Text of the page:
In this case, a 3-day weekend will offer them the chance to leave this mindset behind and focus more on themselves.
With extra free time on their hands, employees can focus on improving their management skills or learning something new that will benefit them and the company. Or, they could just relax and come back to work positive and recharged. A motivated workforce will help a company achieve success.
So, when you equip a business with happy employees who are well-rested and satisfied, a company’s team is more likely to succeed.
2. Improve well-being
One of the negatives of working long hours includes stress and bad eating habits. The challenging environment makes it more likely that employees who have no time to recharge end up physically and emotionally exhausted.
With a 4-day week, employees have one extra day to take the burden of working off their chest. A four-day week gives a person time to decompress, and enjoy the weekend with their friends and family.
A New Zealand firm, Perpetual Guardian, tested this hypothesis. They tested the four-day working week with their employees. They reduced the number of working hours for employees, but the wages remained unchanged. The experiment was such a success that the company planned to make the 4-day week a permanent fixture of the company culture.
Perpetual Guardian’s 240 employees reported that during their extra day off they focused on spending time exercising, cooking their own meals, and engaging with housework. The CEO and founder of the company noticed that despite the shorter working hours, there was no dip in productivity.
3. Increase Engagement and Productivity
Having well-rested and happy employees can increase their overall work engagement and productivity.
Wildbit, a company based in the US, a portion of whose workforce works remotely, tested the 4-day week to see whether the shorter working hours will affect employee productivity.
What started as a summer experiment led to the extension of the 32-hour workweek for two more years. They found that despite fewer working hours, productivity was mostly unaffected.
According to Wildbit’s CEO and founder, the company was able to do more with fewer working hours. As weird as that may sound, Wildbit’s employs felt empowered to get things done. They found new ways to be smarter with their time and felt in complete control of their schedule.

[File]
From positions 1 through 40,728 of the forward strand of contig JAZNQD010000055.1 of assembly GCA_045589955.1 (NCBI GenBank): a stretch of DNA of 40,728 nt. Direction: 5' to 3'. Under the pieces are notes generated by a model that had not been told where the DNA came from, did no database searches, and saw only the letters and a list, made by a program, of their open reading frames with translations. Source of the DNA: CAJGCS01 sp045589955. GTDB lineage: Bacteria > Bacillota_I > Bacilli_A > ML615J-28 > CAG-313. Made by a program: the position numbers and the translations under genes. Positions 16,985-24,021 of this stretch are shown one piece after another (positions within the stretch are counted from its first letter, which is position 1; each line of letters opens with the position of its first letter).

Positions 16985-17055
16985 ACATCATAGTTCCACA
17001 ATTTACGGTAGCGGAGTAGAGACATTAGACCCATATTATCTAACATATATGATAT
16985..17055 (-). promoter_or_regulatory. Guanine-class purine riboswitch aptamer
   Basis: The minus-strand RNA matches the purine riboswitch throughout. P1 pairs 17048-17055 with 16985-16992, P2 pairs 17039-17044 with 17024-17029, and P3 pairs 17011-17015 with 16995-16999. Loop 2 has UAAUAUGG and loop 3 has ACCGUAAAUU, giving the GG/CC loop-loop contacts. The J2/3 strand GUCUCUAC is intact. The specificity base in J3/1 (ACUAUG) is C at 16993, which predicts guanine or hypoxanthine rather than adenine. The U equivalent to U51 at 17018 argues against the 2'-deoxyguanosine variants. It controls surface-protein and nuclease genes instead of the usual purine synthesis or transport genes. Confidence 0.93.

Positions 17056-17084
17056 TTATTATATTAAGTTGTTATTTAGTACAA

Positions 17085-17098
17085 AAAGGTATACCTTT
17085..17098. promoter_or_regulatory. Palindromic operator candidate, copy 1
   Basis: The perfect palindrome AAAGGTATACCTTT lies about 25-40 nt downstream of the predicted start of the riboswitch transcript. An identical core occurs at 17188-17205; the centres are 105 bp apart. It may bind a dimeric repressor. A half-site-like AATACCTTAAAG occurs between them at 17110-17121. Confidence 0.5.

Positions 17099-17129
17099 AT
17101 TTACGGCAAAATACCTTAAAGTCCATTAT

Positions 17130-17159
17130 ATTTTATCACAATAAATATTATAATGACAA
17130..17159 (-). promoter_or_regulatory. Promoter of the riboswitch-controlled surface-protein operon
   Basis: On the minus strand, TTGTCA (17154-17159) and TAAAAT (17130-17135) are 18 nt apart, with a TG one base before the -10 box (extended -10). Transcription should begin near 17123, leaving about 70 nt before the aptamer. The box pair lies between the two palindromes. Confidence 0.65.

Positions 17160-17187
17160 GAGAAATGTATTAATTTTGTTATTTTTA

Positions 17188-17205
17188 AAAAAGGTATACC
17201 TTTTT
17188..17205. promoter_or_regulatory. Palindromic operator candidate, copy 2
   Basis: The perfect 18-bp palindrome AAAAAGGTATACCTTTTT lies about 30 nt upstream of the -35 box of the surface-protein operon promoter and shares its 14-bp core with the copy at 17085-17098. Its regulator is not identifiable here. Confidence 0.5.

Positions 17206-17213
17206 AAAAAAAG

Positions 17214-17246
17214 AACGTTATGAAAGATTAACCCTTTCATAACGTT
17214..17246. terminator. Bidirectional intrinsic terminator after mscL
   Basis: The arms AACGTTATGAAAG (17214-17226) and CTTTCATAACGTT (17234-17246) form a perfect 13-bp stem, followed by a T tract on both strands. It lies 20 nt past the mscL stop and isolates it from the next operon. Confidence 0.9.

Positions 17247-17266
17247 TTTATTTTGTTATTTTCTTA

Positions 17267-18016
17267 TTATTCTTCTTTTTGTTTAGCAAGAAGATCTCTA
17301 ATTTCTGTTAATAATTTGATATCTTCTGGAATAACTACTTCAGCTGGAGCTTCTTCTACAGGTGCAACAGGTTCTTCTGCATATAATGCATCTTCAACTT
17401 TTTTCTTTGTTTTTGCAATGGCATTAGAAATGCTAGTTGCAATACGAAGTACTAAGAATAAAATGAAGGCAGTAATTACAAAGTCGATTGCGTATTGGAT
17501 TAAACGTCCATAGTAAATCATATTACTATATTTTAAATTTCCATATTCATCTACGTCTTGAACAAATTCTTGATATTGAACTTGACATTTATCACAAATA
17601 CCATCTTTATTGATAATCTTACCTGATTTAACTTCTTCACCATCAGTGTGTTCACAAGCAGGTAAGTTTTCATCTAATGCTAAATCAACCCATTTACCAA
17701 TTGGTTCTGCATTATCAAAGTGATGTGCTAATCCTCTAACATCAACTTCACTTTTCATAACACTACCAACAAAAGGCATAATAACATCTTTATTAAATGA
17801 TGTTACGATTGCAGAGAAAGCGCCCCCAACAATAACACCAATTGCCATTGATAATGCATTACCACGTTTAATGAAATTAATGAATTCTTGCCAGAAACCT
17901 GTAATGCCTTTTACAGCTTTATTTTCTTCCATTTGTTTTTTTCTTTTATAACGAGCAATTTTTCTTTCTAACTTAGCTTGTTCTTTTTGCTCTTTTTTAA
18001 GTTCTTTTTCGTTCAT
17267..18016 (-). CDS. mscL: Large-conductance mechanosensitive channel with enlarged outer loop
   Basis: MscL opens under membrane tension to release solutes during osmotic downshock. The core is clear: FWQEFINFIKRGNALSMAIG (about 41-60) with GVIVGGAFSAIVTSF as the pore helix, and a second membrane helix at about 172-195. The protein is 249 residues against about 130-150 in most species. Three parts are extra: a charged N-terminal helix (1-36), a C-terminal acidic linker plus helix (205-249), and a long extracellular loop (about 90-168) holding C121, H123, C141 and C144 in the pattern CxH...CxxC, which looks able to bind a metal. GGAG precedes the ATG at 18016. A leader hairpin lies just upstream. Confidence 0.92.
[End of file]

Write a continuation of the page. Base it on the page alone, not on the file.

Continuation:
The four-day work week experiment showed the company that they could trust their employees to deliver on the work. Being flexible regarding working hours was not a hindrance to the company. Employees understood that just because you are working fewer hours doesn’t mean you didn’t have the same number of tasks to get through.
4. Reduce unemployment
With an ageing workforce, unemployment is a pressing issue for many governments. Unemployment and under-employment is a pressing issue for younger members of the workforce. Some EU countries struggle with unemployment rates that reach 15-20%.
For many countries, unemployment rises due to the existence of a large equally qualified workforce and a smaller number of available positions. Fundamentally the four day work week will not solve this problem if companies pay workers the same wage for a reduced number of days of work.
In 2000, for instance, France passed a new law that established a thirty-five-hour working week. With a series of arrangements, France gave its employees extra days off, shorter working hours and 4-day week. After the implementation of the reform, the government was credited with lowering unemployment.
According to Anders Hayden, “France’s unemployment rate fell from 12.2 percent in 1997, when the 35-hour week was announced, to an eighteen-year low of 8.6 percent in the spring of 2001, before rising back up above 9 percent by the time the laws were first amended.”
While lowering unemployment is a process that requires careful planning and cooperation between governments and companies, establishing a policy that will offer new job positions can be the first step to stop one of the greatest problems in history.